In intense fighting in the northern town of Al-Ras, security forces say they have killed at least seven terror suspects.
Reports say these include two figures on the Saudis' most- wanted list, namely Saud Homoud al-Oteibi and the Moroccan citizen Abdulkarim al-Mejjati.
Al-Mejjati is suspected of masterminding the suicide bombings in Casablanca in May 2003, and he has also been linked to last year's Madrid train bombings.
The fighting in Al-Ras began on 3 April, apparently as the result of an intelligence tip-off that a terrorist cell was hiding in a house in the town.
The firefight was so intense that authorities had to delay initial plans to storm the house. Eventually, it was taken, but firing then began from another building nearby.
The fighting, which continued yesterday, left dozens of security personnel wounded.
The raid is seen as a significant step because it indicates Saudi forces are successfully taking the anti-terror fight to the militants' stronghold region of Qassim, some 300 kilometers north of the capital Riyadh.
Faisal Ali is the editor of the English-language Jeddah daily "Arab News." He says that the authorities appear to have dampened the country's terror movement, which is led by Al- Qaeda:
"We have seen that the activity of the Al-Qaeda-linked elements have considerably reduced in Saudi Arabia, and after the attack on the U.S. consulate in Jeddah [in late 2004], nothing serious or major has happened for the last three or four months," he says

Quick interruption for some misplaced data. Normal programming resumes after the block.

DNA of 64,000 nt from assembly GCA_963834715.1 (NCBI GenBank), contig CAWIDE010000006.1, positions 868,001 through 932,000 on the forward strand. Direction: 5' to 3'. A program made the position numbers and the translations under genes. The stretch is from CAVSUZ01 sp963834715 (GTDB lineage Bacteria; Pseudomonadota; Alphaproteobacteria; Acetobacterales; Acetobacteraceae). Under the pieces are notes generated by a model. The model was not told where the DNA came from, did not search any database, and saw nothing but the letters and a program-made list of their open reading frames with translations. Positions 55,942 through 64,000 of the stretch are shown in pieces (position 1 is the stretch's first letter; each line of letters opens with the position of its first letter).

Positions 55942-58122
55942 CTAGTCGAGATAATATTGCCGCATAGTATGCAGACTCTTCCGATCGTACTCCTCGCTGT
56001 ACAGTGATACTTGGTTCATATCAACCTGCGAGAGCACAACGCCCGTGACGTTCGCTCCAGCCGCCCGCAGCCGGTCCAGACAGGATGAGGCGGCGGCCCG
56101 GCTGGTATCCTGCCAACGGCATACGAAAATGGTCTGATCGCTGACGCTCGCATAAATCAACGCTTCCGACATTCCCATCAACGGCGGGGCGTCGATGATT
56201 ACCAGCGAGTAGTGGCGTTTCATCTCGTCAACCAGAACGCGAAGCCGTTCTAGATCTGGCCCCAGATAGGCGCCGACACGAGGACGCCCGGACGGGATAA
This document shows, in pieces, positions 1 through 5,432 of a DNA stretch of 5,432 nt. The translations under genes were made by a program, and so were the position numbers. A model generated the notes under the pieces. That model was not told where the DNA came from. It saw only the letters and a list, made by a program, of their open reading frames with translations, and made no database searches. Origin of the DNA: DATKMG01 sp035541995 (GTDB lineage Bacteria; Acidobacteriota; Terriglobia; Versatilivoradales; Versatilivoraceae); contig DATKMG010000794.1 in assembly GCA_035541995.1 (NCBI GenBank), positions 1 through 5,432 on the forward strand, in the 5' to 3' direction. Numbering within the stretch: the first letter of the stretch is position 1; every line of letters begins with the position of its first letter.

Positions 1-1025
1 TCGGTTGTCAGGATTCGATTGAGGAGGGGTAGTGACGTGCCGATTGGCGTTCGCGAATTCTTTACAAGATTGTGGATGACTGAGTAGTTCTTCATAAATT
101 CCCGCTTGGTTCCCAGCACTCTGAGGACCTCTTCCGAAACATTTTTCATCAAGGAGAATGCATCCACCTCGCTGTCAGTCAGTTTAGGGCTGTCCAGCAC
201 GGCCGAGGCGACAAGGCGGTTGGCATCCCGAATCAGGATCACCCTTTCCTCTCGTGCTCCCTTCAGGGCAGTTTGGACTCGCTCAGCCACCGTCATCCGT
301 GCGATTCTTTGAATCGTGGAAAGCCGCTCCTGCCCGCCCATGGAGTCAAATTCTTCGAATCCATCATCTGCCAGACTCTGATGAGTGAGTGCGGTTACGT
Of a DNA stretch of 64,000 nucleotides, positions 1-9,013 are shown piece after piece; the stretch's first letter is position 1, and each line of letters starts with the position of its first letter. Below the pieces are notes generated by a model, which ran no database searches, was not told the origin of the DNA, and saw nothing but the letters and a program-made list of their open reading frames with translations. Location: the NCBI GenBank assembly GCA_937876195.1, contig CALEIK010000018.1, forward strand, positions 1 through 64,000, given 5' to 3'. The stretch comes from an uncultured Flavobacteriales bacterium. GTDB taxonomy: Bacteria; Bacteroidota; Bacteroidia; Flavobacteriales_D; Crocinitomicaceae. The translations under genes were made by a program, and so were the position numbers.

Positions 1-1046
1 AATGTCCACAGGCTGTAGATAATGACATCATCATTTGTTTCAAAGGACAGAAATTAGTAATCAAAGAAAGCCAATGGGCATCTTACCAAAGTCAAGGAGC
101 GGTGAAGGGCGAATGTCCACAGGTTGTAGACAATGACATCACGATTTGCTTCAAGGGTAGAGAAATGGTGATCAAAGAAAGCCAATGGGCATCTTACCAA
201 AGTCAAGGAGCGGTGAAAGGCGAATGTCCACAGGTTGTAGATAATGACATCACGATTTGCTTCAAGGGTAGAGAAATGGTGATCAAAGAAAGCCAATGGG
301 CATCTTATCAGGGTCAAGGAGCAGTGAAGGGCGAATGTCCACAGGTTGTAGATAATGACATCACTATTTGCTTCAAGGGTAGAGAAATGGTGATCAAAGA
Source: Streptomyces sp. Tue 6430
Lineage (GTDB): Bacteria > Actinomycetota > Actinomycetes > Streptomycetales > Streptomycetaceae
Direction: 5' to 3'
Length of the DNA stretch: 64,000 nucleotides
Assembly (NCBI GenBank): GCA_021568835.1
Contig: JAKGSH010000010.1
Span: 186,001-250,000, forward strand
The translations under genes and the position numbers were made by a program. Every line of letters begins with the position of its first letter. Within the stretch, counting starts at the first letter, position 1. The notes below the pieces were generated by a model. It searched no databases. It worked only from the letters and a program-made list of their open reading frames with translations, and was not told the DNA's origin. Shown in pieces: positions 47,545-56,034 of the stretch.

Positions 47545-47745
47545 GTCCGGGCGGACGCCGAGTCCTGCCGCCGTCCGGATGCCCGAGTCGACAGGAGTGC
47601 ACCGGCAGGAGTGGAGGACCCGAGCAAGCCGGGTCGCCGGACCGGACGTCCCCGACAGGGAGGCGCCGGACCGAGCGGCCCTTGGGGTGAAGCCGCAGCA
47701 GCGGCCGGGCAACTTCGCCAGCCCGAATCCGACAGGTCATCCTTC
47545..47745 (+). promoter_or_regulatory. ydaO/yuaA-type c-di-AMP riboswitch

This period of quiet follows almost two years during which militants carried out some spectacular attacks, such as the raid on the oil town of Khobar which left 22 civilians dead. There was also a raid on the Red Sea port of Yanbu which left
six foreigners and a Saudi dead.
Ali warns that although most of the Al-Qaeda cells appear to have been smashed, as authorities claim, there is no room for complacency:
"One thing is very clear, the serpent of terrorism is still alive. It was wounded, it was lying low, but it is still alive and needs much more effort on the part of the Saudi authorities to suppress it forever," Ali says.
Mai Yamani, a Saudi analyst at the London-based Royal Institute of International Affairs, sees significance in the fact that a prominent Moroccan was among those killed at Al-Ras.
She says it strengthens evidence that Saudi Arabia, the home base of Al-Qaeda, is also becoming a "haven" for foreign terrorists. This is acutely embarrassing for the Western- oriented Saudi government:
"It's a fact, it is very embarrassing for them. And they can't run away from the fact that they themselves have had a big hand in creating these jihadi from the Wahhabi ideology, and from turning a blind eye to, and underestimating the threat coming from, these radical Islamists for so long," she says.
Yamani says authorities have not acted to stop radicals from issuing fatwas seeking to legitimize the insurgency against U.S.-led coalition forces in Iraq. Nor have they moved against websites espousing extremism.
At the same time, Yamani says, liberal Saudi academics remain jailed for their views:
"It is a dangerous situation, because there is contact with the terrorists in Iraq, and the price of arms flowing from Iraq into Saudi Arabia is dropping and becoming cheap," she says. "Also, there are jihadis, as we know, crossing the porous borders into Iraq, either directly or via Syria; and this flow over the border is very alarming."
Compounding the difficulty is the failure by the Saudi royal family to agree on how best to deal with the situation.